“The Syrian crisis was a turning point in so many ways,” Grandi said, according to The National, an Abu Dhabi, United Arab Emirates-based newspaper. “Not just because of the scale with 6-8 million Syrians forced out of the country. Not just its intractable character. Because so many moved toward Europe and found refuge in cities.”

“Given the demographic changes in northern European economies it makes much sense to integrate refugees in our towns and cities,” Andreas Hollstein, the mayor of Altena, Germany, told the publication. “This is not a one-way street for us. We will need to get to know other cultures, other religions and we will all be richer for it.”

Arrivals to Europe dropped 57 percent between last year and this year, Al Jazeera reported. But although fewer people are crossing the Mediterranean this year, more people are taking the most dangerous route through the Central Mediterranean. Along this route, smugglers are making the journey incredibly dangerous by “forgoing boats for rubber dinghies, using less fuel and preventing refugees from carrying much drinking water,” human rights groups told Al Jazeera.

Elsewhere, an area that’s still a work in progress is education. Member states made education a top priority for global action for the next 15 years at last year’s summit. This is important in large part because 86 percent of the world’s refugees are hosted in developing countries, with more than a quarter hosted in the world’s least developed countries. According to a UN agency report, more than half of the world’s out-of-school refugees are in seven countries where “governments are already struggling to educate their own children” including Chad, Democratic Republic of the Congo, Ethiopia, Kenya, Lebanon, Pakistan, and Turkey. Refugee children already miss out on an average of three to four years of schooling, but as the UN agency found out over the past year, education is “considered a luxury, a non-essential optional extra after food, water, shelter and medical care.” The Lebanese government has committed to educating all children between the ages of 5 and 17 by the end of 2021.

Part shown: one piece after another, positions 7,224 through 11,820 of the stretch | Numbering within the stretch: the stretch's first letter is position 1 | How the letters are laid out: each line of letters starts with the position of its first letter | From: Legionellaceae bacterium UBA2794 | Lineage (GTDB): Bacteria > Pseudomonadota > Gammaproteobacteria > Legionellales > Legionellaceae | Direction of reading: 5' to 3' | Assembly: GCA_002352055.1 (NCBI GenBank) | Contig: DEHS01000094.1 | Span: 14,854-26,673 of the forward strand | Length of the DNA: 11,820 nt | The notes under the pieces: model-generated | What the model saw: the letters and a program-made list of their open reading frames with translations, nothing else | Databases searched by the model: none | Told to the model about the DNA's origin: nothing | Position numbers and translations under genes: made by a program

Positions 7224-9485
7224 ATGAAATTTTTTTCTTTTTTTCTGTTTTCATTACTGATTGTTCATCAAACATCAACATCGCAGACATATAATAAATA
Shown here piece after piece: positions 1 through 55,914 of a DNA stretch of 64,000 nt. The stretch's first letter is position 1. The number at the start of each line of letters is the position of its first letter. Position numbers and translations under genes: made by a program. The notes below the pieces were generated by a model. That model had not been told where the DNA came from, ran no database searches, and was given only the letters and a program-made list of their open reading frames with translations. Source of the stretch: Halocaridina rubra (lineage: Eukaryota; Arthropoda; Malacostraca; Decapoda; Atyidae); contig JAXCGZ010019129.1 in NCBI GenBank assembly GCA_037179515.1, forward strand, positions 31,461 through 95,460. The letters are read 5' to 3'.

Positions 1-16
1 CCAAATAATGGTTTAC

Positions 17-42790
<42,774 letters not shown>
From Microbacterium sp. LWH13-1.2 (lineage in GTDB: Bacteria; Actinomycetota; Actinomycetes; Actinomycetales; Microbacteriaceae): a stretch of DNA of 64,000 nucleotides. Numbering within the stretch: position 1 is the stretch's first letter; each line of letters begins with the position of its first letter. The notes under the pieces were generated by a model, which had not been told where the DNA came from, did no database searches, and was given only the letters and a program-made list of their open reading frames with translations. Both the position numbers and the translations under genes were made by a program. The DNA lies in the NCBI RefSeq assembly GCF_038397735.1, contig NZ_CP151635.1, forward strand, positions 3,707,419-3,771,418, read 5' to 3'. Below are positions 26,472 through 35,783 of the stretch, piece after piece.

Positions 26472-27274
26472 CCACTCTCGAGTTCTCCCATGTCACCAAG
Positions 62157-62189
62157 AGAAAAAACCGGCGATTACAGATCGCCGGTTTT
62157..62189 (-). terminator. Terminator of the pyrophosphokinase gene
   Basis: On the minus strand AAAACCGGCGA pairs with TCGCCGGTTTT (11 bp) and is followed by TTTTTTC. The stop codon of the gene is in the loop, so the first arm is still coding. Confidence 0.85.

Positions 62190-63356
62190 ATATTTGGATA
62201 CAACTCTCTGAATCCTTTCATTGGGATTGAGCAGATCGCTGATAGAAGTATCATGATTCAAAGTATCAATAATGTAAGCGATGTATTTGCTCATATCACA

Some human rights organizations indicate that it wouldn’t take much to help alleviate what’s going on if wealthier countries would only shoulder the burden. As War Child CEO Rob Williams and activist and Ban Ki-Moon youth and security advisor Salim Salamah (who was born in a Syrian refugee camp) told ThinkProgress reporter D. Parvaz last year, a “detailed political response to what’s going on” would cost just “peanuts” for wealthy countries.

Over the past year, the UN Refugee Agency and the World Food Programme have urged donor nations to fund life-saving aid to South Sudanese refugees through the end of 2017 through a response plan that was only 14 percent funded through May. According to the UN, the 1.8 million South Sudanese refugees, including one million children, are part of the world’s fastest-growing refugee crisis. Other African countries are also facing serious funding shortages. More than 600 Burundian refugees fled to Rwanda by July, a higher average than the 500 arrivals arriving in major hosting countries, Relief Web said, pointing out that country’s crisis is “severely under-funded at 5 percent out of the total requirement of USD 250 million.”

“We are really seeing a glimpse in many ways what the world looks like if the US chooses not to step forward,” Michael Breen, President and CEO of Truman National Security Project, said on the same teleconference Monday. “This is about much more. This is about U.S. leadership in the world — to continue a successful stragey of investing in that leadership or choosing to pull back and hope something pans out in that leadership. Our allies in Europe are likely worried if we make that second choice.”